Geelong’s Courthouse Youth Arts (CHYA) has launched a new performance program in a move to champion emerging artists who are unafraid of taking contemporary risks.
The new Creative Development Program has been described as an “ongoing initiative”, a chance to give rising talents the tools to produce experimental and thought-provoking performance art for the region.
While its objective is explicit, the Creative Development Program also signals a new direction for CHYA, with next year’s program launch locked in for November 26.
Successful applicants from the first round include Kate Speakman, Louise Richardson and James Jackson. Courthouse Youth Arts’ producer Joshua Allen said the association was proud to support the three artists at a “burgeoning stage” in their careers.
“Courthouse Youth Arts’ Creative Development Program was created in direct response to the lack of opportunities for young performance makers in Geelong, and the uncertainty of ongoing support provided to emerging playwrights by peak organisations such as Playwriting Australia and Australian Plays,” he said.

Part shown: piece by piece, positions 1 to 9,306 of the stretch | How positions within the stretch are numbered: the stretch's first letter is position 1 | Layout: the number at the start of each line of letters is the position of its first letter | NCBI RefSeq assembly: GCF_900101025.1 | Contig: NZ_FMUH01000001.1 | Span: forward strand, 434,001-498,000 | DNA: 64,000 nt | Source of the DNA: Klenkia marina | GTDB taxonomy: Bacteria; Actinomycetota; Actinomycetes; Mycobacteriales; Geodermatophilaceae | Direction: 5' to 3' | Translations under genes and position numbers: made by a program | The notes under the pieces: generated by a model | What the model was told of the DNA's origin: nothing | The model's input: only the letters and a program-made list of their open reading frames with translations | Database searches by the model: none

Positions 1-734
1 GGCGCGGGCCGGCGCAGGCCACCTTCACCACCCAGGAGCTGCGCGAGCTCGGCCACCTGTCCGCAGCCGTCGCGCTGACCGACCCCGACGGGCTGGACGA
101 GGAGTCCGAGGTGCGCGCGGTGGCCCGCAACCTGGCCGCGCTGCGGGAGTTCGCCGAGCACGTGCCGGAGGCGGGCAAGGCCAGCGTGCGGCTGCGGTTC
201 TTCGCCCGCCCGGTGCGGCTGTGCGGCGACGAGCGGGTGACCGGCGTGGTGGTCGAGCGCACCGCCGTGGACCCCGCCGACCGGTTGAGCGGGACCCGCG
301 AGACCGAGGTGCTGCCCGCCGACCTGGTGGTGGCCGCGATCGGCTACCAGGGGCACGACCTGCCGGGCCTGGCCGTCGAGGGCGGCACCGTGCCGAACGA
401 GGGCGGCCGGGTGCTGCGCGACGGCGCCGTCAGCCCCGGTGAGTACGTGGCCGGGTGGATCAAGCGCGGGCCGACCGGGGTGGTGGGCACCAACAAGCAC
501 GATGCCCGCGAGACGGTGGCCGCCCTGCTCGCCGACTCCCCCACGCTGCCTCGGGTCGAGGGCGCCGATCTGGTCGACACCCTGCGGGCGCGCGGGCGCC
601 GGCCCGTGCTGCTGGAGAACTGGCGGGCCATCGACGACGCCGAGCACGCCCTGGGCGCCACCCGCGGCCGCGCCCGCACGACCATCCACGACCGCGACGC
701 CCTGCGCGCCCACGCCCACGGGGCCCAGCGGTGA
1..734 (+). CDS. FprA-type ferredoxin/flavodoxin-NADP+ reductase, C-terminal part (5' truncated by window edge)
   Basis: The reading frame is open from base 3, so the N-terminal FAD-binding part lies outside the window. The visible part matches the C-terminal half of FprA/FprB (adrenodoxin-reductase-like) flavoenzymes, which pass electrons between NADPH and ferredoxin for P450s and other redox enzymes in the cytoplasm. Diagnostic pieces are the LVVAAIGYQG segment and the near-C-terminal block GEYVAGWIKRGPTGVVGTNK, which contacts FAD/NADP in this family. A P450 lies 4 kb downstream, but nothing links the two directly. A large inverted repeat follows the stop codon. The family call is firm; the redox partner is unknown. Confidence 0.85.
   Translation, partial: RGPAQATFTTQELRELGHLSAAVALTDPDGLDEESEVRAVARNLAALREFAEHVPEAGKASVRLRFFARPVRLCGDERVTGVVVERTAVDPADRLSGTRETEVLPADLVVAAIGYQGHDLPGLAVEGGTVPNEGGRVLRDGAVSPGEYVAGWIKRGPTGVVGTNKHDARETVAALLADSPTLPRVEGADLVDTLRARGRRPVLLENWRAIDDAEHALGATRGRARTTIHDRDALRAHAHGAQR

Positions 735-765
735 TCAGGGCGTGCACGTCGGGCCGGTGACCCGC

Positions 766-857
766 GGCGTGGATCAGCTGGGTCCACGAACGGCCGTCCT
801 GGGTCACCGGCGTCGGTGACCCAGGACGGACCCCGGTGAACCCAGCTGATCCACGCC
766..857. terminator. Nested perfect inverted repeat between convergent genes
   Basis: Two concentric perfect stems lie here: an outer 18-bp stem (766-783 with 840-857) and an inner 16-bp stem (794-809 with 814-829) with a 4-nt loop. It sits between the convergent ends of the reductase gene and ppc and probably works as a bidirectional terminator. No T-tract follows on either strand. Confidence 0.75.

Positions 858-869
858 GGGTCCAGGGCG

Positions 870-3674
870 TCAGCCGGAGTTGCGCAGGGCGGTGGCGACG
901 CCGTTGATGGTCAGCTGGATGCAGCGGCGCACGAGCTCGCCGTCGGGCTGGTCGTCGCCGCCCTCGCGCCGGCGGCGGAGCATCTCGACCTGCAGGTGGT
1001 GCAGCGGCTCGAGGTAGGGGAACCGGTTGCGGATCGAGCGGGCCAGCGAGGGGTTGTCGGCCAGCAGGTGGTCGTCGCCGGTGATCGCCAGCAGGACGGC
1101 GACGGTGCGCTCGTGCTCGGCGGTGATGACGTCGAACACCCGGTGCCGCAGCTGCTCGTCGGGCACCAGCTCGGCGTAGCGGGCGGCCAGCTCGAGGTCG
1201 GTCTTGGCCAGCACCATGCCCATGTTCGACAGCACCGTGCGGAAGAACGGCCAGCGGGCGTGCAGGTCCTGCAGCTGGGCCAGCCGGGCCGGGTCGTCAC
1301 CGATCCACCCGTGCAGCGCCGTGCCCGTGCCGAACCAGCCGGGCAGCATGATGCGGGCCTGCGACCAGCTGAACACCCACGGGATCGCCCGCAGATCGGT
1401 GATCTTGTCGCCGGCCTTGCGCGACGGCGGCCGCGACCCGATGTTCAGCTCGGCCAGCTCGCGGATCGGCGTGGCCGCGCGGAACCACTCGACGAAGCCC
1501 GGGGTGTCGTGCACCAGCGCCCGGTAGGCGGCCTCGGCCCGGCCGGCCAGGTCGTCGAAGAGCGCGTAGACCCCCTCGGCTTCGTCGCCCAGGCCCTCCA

“During an unstable political and arts funding climate, there is a significant need to support emerging performance makers in taking creative risks and to present audiences with socially challenging work that might otherwise go unmissed.”
Performances selected as part of the program include an ensemble about space exploration and climate change, a solo work on grief and loss, and a “makeshift” United Nations’ assembly which will see performers interact with the audience in an attempt to “fix” the future.
The projects will be developed between now and November. Each artist will receive in-kind venue hire, marketing and producing support, and the potential for their work to be presented in 2020.
For more information on CHYA, visit courthouse.org.au.